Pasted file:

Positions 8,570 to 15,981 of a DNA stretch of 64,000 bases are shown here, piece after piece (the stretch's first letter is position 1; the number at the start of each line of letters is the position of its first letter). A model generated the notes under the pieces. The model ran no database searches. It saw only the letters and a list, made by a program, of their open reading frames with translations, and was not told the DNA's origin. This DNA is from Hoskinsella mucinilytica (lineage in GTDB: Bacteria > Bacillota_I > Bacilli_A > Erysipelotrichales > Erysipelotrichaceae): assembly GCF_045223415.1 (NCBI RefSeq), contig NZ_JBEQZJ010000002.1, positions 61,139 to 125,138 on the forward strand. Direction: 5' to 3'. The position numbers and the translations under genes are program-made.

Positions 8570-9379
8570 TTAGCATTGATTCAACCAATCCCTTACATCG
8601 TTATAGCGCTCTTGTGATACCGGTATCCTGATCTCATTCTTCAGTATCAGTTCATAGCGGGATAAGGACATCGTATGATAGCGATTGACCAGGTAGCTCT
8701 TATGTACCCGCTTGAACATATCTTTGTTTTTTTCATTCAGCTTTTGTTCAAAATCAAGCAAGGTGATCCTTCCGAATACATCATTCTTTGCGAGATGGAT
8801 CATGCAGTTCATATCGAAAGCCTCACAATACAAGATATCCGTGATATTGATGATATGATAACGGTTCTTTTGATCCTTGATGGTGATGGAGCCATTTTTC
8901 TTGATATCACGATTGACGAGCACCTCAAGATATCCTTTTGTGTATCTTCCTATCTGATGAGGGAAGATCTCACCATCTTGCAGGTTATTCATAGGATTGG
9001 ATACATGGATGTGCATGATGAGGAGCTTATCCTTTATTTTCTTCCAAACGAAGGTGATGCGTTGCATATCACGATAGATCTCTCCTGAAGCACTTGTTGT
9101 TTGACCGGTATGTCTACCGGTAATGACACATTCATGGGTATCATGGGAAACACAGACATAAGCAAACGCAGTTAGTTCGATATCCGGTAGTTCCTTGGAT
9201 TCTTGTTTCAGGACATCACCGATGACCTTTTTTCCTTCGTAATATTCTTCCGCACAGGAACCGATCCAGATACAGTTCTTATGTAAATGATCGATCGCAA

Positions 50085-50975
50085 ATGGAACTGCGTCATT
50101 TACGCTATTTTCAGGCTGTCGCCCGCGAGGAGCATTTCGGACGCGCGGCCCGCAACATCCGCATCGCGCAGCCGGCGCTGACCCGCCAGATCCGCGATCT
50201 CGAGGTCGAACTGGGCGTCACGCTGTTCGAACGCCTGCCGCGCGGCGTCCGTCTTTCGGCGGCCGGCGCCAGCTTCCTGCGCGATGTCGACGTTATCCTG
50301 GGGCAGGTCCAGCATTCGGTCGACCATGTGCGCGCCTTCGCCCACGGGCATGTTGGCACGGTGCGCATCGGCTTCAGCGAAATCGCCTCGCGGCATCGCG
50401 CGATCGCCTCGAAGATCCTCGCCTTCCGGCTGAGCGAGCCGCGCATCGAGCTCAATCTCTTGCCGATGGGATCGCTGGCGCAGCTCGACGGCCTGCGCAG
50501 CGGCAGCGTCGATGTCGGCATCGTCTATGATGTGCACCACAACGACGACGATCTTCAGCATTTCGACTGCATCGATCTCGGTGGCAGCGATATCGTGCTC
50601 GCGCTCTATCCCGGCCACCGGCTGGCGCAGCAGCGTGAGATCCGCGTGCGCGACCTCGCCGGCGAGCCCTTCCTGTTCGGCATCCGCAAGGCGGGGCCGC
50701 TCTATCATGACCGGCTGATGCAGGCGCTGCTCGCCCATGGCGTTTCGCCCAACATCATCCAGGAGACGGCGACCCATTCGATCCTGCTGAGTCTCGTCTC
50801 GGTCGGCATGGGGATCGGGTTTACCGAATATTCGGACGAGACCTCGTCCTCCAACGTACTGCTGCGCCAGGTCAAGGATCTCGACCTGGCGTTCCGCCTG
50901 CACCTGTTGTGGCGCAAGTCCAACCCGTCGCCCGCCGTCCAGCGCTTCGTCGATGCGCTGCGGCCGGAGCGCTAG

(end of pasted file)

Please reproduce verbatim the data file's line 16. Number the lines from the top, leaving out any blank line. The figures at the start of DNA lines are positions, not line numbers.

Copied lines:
50401 CGATCGCCTCGAAGATCCTCGCCTTCCGGCTGAGCGAGCCGCGCATCGAGCTCAATCTCTTGCCGATGGGATCGCTGGCGCAGCTCGACGGCCTGCGCAG